16/07/2016 3:45 PM IST | Updated 16/07/2016 4:46 PM IST

Who Was Qandeel Baloch And Why Was She Killed?

Pakistan's "Kim Kardashian".

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In a video published on YouTube on 26 February, 2016, Pakistani Internet sensation Qandeel Baloch ridicules Indian Prime Minister Narendra Modi for being a "chaiwallah" who cannot speak English.

For over five minutes, she raves and rants, with dramatic pauses every few seconds, at various injustices in India, including the killing of Muslims during the 2002 Gujarat riots, when Modi was the chief minister of the state. At one point, she raises her voice, demanding "azaadi", freedom, for Kashmir from Indian occupation. As the video comes to an end, Baloch softly intones Modi's name, addresses him as "darling", and says Pakistanis don't believe in fighting: "Hum pyar karne wale log hain (we are a loving people)."

The video may have sprung Qandeel Baloch to short-lived 'fame' among the Indian Prime Minister's fans, but Pakistanis aware of her exploits would say the video was trademark Baloch - irreverent, provocative, OTT and almost hilarious in its cosmetic rage. While many laughed or cringed at her antics, one thing was for sure, Baloch had mustered the courage to do things women in an orthodox Pakistani society would shudder at the consequences of.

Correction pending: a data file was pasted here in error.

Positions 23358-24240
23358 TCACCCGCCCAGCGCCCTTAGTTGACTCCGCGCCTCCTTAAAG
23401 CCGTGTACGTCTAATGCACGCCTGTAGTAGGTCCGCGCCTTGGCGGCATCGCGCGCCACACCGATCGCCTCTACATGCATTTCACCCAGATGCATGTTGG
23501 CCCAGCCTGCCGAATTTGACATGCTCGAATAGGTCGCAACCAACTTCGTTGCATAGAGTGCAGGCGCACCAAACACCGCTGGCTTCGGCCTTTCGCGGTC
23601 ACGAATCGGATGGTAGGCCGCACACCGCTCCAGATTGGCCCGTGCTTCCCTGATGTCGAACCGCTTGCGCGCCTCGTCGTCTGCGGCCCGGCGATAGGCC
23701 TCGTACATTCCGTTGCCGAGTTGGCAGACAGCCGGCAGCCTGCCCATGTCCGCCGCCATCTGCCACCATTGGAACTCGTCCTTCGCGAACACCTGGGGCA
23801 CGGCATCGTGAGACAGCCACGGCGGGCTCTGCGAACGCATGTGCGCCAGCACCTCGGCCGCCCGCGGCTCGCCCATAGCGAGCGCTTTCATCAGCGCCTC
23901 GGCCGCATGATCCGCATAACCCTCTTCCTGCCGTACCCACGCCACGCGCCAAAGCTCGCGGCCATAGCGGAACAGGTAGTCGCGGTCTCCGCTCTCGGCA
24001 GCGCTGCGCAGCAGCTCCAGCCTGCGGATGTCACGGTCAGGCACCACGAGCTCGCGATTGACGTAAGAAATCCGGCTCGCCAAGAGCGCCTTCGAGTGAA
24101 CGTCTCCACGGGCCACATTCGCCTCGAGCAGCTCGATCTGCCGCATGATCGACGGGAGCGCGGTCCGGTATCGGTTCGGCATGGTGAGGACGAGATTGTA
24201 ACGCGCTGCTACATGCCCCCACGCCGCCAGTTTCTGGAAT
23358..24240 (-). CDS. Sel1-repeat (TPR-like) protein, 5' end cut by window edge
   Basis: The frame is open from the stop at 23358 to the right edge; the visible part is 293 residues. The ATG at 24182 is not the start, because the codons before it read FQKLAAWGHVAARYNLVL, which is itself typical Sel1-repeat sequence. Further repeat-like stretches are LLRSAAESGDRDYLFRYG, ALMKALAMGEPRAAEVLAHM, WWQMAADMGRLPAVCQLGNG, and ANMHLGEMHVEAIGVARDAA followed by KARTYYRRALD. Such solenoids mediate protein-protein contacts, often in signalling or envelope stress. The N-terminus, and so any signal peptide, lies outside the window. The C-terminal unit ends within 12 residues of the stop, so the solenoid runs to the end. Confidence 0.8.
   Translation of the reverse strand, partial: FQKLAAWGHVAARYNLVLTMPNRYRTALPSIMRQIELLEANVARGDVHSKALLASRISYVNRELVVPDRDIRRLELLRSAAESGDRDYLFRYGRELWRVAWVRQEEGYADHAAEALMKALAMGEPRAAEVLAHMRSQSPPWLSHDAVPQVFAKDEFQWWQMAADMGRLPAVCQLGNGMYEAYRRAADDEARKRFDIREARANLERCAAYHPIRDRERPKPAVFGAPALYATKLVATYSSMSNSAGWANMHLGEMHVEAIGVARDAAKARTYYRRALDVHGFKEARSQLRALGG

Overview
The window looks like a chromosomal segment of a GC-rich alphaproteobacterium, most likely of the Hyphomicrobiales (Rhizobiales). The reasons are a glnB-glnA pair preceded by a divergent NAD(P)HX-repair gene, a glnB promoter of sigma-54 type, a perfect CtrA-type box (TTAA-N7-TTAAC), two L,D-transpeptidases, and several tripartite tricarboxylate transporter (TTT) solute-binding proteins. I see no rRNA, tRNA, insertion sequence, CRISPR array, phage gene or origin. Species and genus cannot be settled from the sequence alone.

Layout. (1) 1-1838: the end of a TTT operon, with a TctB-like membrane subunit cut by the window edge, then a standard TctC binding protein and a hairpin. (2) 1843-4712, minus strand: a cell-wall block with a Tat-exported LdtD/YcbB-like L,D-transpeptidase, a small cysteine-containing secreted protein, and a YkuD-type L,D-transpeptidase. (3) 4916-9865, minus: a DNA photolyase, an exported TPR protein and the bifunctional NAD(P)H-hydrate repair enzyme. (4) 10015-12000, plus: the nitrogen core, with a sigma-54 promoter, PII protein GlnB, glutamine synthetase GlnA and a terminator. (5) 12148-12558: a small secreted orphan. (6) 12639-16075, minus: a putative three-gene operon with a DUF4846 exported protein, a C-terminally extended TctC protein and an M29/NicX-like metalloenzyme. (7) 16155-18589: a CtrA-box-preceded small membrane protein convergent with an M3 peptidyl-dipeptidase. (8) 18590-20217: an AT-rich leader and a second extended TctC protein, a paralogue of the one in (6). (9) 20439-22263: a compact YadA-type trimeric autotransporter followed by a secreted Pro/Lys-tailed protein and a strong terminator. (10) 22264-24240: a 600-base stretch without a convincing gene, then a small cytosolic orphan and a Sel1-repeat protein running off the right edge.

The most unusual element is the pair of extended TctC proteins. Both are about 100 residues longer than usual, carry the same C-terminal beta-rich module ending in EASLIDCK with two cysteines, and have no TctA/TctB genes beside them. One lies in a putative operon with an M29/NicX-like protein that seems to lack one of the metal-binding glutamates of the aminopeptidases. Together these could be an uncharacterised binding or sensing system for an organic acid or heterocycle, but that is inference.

Today, Baloch was allegedly gunned down by her own brother in the early hours of the day in Multan. Most reports have called it a case of 'honour-killing'.

Born Fouzia Azeem, the 26-year-old had adopted a pseudonym when she had embarked on her modelling career. She shot to fame in 2014 when a video of her pouting at the camera, a not-so-common sight on social media in Paksitan, went viral.

While duckface selfies may be ubiquitous to some cultures, in Pakistan such modes of self-expression are usually frowned upon. An AFP report, which first described Baloch as a Kim Kardashian-type personality, recorded the frustration of young people in the country, barred from indulging in what would seem like innocent fun for boys and girls in most circumstances. Not only is access to social media regulated by the State in Pakistan, but communication between members of the opposite sexes is strongly discouraged. Not surprisingly, sharing a selfie or a photograph on social media is condemned by the moral police.

Coming from a tribal area in south Punjab and growing up in such a conservative society, Baloch showed exceptional, if reckless, courage when she started flaunting photographs and videos of herself on social media. It was revealed recently that she was married off at the age of 17 to one Aashiq Hussain, and that they had a son together. Although neither party denied the report, each came up conflicting versions of the marriage.

According to Baloch, she was forced into matrimony, tortured by her husband, and kept away from her son. Although she managed to flee with her child, she had to give up custody of him as she failed to pay for his treatment when he had fallen ill.